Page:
Let the Big Letdown Begin

Well, Christmas 2008 is finally over, and I did get a few things I wanted: a big bucket of birdseed and a case of toilet paper from Sam's Club, but the only reason I got it is my kids have learned I'll give 'em hell if I don't.

They think they ought to give me something "gifty" like perfume with matching dusting powder, but I say leave that stuff at the store or give it to somebody who wants to smell like a streetwalker. If I'm going to bother to take a bath every single day which I do, I don't want that good, clean soap smell to get confused with something that costs an arm and a leg and has a name like "Passion."

It's time for the big letdown that always comes after Christmas. After all those weeks of saying "it's around the corner," and "it's almost here," we've finally arrived at "it's all over for another year."

And I say "Hooray" to that.

Now, a lot of you feel let down because Christmas is over, but I don't because I never did build it up anyway. I tell it as I see it, and I'm telling you now: I wish we'd cut the whole thing out, all but the eating and getting together and maybe the candlelight service over at the church and the kids coming by caroling to us oldsters.

I do have some good news to report: After years of hearing people say, "I'm going to cut back a lot this year," knowing that's a lie, it really happened this year, best I can tell.

I can speak for myself, anyway: I'm tickled to say I got less stuff which means I got less stuff I didn't want.

For the first time I'm not having to clean out the the bottom drawer in the old bureau in the back room where I put almost everything they ever give me which is always something I don't need or even want or know what in the world to do with like another vinyl tablecloth that I won't even take out of the package and they know it.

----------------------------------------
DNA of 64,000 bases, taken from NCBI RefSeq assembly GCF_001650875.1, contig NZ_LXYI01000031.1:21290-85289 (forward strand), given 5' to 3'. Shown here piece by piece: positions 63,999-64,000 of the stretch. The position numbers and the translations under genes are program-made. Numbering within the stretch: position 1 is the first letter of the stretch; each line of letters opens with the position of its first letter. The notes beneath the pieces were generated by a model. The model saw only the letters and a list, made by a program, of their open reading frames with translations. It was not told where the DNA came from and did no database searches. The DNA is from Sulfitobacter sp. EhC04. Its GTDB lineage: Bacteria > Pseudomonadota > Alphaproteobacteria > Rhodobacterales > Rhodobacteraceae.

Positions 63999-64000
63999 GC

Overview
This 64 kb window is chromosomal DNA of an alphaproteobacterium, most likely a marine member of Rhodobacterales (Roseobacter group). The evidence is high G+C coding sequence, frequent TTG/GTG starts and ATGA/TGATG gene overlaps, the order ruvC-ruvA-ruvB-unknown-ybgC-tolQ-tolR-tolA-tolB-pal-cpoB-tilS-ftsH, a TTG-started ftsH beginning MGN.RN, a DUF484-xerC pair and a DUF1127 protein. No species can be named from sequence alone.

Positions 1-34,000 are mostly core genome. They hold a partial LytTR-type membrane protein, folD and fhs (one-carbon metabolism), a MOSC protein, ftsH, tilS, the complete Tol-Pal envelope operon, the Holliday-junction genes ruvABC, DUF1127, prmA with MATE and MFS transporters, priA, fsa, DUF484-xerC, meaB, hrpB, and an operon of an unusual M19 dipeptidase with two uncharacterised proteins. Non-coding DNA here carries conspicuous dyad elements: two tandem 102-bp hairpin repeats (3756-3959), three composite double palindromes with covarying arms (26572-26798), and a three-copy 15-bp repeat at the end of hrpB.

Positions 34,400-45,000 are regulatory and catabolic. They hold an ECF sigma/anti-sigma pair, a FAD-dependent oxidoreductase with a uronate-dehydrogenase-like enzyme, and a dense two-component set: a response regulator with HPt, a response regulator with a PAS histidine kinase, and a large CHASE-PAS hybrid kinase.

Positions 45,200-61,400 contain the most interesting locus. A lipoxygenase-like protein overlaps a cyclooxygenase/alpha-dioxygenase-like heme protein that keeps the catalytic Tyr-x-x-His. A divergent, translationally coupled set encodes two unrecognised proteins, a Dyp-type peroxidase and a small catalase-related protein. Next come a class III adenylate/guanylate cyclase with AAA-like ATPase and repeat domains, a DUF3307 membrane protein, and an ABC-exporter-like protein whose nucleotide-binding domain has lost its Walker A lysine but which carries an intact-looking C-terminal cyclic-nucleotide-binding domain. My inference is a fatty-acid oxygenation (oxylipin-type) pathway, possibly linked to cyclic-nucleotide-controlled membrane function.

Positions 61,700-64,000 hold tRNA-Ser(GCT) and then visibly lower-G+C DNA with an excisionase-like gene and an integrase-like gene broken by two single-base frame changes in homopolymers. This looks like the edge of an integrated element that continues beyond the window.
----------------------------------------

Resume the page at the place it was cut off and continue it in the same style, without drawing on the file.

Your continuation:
I always tell my kids: "I don't want anything, but I especially don't want things I don't need or even want. I just don't." Then, depending on my mood and who all's around, I affix a cuss word at the end of it.

Penny where I get my hair fixed says, "I know what you mean, Trix. You really do wish they wouldn't do it, you appreciate it, but---" and right about then I interrupt her and tell her not to put words in my mouth: I don't appreciate it. I mean it when I tell them they ought to cut it all out and save their money. At least leave me out of it.

And for all you who say that's bad for the economy, I say well maybe we need a new economy.

So I'm sorry y'all feel let down that "it's" over for another year, but I'm tickled to death I can finally get back to sharing with y'all all the little everyday ways an old woman who's supposed to be on her last leg is taking vinegar and making vinegar pie.

So when those gray skies get to you over all the weeks before the birds start bleepin' and the blooms are all a-bustin', just remember ole Trixie's here to pass along a brand of cheer you can't buy in a box at the store.

There's some old business to get out of the way and some monkey business coming up. There's still the prize to give away for the winner in the Parade of Pans, and the Truth Revealed about the difference between a sweet potato and a yam.

Me and Delores are thinking about going somewhere New Year's Eve and tying one on, and I know you'll want to hear all about that, then I have to deal with my daughter Lou Ann who swears she sees a bug-eyed alien at the foot of her bed two to three times a week, which I owe to her going through the menopause but she don't.

So if you're down in the dumps over Christmas being over, remember that here at Trixie's playhouse, the fun has just begun.